Coronavirus can’t cancel love: How Vermonters are adjusting wedding plans due to COVID-19

Wedding bells are ringing. Just make sure they’re disinfected. 

Couples are adjusting to the new normal of COVID-19, a disease related to the coronavirus that initially impacted people in China toward the end of last year. Travel restrictions and social distancing to mitigate the virus might have dampened some lovebirds’ spirits — the ones who planned lavish ceremonies, ordered mass catering and booked venues months in advance. But others managed workarounds to wed their significant others. 

Burlington stopped issuing marriage licenses after Gov. Phil Scott issued the stay-home order and suspended non-essential services, according to Amy Bovee, assistant city clerk. Bovee said could be exceptions to the rule for an end-of-life or health insurance issue.

“Certainly there’s lots of sadness and tears,” Loretta Jay with the Justice of the Peace Association said of the changes in light of COVID-19, but sadness isn’t all there is underlying the altered plans. 

“It’s love that is driving their decision.” 

Las Vegas or the Green Mountain State? 

Eloping to Vermont and Vegas aren’t that different for David Hamel, 62, and Terry Wisun, 70. 

The Massachusetts couple met on eHarmony, a dating website, after Wisun’s husband died and Hamel got divorced. They hit it off and realized they made a perfect match after meeting in October 2018. They got engaged the following May and considered big wedding plans, like a cruise, but things got complicated. 

“Let’s just elope and we’ll deal with everybody’s feelings when we get back,” she said. 

COVID-19 jumpstarted their decision to get married as government buildings started to close.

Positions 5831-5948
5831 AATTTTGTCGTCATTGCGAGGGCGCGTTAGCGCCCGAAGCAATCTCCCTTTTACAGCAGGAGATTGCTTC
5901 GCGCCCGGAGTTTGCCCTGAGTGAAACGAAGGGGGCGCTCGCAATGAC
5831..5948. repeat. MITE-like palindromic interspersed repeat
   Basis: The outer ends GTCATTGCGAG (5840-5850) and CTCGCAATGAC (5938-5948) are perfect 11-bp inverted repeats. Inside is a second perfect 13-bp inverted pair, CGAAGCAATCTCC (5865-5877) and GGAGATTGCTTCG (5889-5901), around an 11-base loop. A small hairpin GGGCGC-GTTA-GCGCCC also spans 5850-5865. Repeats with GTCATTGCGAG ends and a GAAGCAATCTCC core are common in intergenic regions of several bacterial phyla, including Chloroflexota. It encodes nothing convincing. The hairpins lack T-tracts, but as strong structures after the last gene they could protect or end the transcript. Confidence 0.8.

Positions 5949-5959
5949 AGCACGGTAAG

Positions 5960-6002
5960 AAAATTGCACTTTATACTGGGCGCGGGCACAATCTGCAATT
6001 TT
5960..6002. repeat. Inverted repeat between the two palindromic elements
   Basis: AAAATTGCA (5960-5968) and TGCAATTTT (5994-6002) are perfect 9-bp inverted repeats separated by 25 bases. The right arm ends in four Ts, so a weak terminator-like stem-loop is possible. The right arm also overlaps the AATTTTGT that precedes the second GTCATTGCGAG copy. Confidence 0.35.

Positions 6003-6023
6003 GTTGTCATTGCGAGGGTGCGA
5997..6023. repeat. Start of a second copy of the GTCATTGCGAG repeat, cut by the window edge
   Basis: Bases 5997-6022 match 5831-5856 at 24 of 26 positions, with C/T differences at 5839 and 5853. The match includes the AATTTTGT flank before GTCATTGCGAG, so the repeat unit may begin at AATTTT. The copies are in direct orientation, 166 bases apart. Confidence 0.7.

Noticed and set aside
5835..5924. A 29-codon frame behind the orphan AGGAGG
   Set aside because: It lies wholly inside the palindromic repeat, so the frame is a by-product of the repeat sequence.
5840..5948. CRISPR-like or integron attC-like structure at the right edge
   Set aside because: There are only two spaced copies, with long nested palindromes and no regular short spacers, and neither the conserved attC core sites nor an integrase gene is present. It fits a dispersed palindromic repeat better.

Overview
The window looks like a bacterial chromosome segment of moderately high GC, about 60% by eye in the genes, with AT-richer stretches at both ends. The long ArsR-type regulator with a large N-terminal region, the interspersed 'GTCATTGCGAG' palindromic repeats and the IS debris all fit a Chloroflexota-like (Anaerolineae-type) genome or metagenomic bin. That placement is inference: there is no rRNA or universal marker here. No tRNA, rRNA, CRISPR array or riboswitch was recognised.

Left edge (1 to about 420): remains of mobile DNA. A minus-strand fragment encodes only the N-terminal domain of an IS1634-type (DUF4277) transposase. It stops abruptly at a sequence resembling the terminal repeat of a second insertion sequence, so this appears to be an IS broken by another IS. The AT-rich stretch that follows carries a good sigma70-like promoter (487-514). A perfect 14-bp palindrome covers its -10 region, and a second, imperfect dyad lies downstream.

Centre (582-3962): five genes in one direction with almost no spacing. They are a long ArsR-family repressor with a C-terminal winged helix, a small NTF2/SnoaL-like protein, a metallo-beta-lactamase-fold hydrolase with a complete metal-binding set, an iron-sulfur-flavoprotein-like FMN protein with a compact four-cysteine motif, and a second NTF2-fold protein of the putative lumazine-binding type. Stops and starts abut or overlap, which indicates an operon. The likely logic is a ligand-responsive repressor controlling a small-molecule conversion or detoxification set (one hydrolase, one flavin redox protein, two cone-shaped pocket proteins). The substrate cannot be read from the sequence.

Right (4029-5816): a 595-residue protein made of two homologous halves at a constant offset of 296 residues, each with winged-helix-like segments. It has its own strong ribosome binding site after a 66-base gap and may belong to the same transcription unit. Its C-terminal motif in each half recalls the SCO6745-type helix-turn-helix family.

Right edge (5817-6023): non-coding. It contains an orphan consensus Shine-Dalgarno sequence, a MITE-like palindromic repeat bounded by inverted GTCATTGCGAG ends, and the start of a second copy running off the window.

The two could still wed in Vermont, so they made the drive and got married in the Forever Young Treehouse in Burlington on March 18, a ceremony that was magical for them, even if it was just them and the officiant. 

It might be an illusion, but there’s a greater feeling of security for Hamel. He’s a hospice nurse and worked a shift after they got married. In general, the two are staying home and safe during this period, though Wisun acknowledged her husband still has to go see patients. 

“Amongst all this horror that’s going around, the one bright star I have is being married to David,” Hamel said.

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Just how it was meant to be

Bri Lippitt, who goes by they/them pronouns, and their partner, Liz, originally planned to get married on March 29.

The couple, both in their early 20s, received word from their officiant that there could be a possible stay-at-home order in the works, so they adjusted accordingly. The only major change to their plans was the date, since they wanted a smaller ceremony with close relatives regardless. 

The two married in Windsor on March 25, the same day the stay-home order went into effect. 

They might gather a group of loved ones in September, but an email from Bri Lippitt indicated they were happy with the first round. 

“It was perfect! Exactly as we had hoped it would be. Small, private, and special just the way we originally planned.”

A month early in Cabot 

The stay-home provision threw a wrench in the plans for a few couples, like Justin Squizzero and Andrew Haggan. 

The Newbury couple, both in their early 30s, started dating in late 2018 after meeting on OKCupid and moved in together a few months later. When marriage became a topic of conversation, they planned a small gathering at their house with family members on April 26. 

Then the friend officiating their wedding told them about the stay-home provision. The two didn’t know if anyone would be able to travel for their ceremony. 

Additionally, Haggan’s job offers benefits and Squizzero doesn’t have health insurance.

It didn’t seem like it was worth waiting any longer, Squizzero said. 

The two ended up at their friend’s farm in Cabot a month early, which wasn’t a real burden on either, since the wedding didn’t require heavy preparations in the first place. 

“The event itself wasn’t really important,” he said compared to actually being married.

The couple could still orchestrate a get-together on their original wedding date in April —if people can travel by then.

Contact Maleeha Syed at mzsyed@freepressmedia.com or 802-495-6595. Follow her on Twitter @MaleehaSyed89

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